Bad Carbohydrates: Why You Should Keep Them Off the Menu

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Bad Carbohydrates: Why You Should Keep them Off the Menu

It has become widespread knowledge: carbs are bad for you. But how much truth is there in that statement? And are all carbs bad carbohydrates? We dig into that right now.

What’s the difference between a sandwich made with white bread and one with whole grain bread? And why should you try and let go of that tempting serving of French fries and indulge instead on some red beans and some other veggies? It’s the difference between bad carbohydrates and good ones.

Today we will talk about the ones you need to stay away from no matter what. Bad carbohydrates, more formally known as simple carbohydrates are the ones that are refined or processed in any way.

Which are the bad carbohydrates?

When we talk about bad or refined carbohydrates, we are talking about sugars, “added” sugars and refined “white grains.” We’re living in a dangerous time when Americans are eating more sugar than ever before. According to USDA’s recent nationwide food consumption survey, the average adult takes in about 20 teaspoons of added sugar every day.

Put simply, that’s about 320 calories, a hefty dose by anyone’s standards.  So much sugar and so many calories can only lead to gaining a lot of unwanted extra pounds.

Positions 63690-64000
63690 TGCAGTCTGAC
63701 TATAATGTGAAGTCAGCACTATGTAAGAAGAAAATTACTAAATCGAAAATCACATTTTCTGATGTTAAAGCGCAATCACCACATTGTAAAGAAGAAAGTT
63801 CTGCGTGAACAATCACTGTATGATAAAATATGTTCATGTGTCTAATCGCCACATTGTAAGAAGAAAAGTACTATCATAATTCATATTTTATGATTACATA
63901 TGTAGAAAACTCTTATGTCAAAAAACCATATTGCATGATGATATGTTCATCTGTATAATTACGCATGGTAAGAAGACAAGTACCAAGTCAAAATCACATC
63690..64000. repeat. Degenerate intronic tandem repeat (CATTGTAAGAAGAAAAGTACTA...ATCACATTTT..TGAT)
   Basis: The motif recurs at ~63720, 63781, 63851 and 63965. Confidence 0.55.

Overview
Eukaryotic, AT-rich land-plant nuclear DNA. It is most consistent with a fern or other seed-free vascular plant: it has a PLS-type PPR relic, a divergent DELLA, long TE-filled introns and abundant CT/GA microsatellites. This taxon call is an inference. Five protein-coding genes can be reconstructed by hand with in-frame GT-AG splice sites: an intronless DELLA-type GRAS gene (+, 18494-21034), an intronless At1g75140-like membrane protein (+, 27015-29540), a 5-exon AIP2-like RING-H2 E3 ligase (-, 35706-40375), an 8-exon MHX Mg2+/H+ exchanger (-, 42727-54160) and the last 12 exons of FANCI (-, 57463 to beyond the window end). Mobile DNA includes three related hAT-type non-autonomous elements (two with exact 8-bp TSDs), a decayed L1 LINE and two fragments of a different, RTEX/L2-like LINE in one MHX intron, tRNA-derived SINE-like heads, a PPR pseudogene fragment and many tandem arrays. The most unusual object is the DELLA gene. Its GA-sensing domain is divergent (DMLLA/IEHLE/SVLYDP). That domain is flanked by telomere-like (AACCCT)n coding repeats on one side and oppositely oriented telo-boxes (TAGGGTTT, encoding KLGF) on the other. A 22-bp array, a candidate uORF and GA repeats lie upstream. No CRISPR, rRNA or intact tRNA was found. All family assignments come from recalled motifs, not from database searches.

Sugars and refined grains and starches are a quick but temporary fix for the body’s need for energy, in the form of glucose. This works fine if you need that, like when you run a race or have sustained physical effort in a short amount of time.

Added sugars supply calories, but they have a close to 0 nutritional value. They are also known as caloric sweeteners. When we say added sugars, we are thinking mostly about sugars, and syrups added to foods at the table or during the processing or preparation. The most common is high fructose corn syrup, found in sweetened drinks and baked goods.

“Americans are very aware of low-fat diets, and because of that we’ve been eating more fat-free and low-fat products,” said Shanthy Bowman, a food scientist for the USDA and author of an extensive study on sugar, published in The American Diet.

But in fact, says Bowman, people have been substituting fat with sugar and the tradeoff is not worth it.

So, if you want to live a healthier lifestyle, you need to cut down on your sugar intake. The USDA recommends that you get no more than 6-10% of your total calories from added sugar. This means about nine teaspoons a day. If you need help with reducing your sugar by more than half, here are a few tips to get you started.

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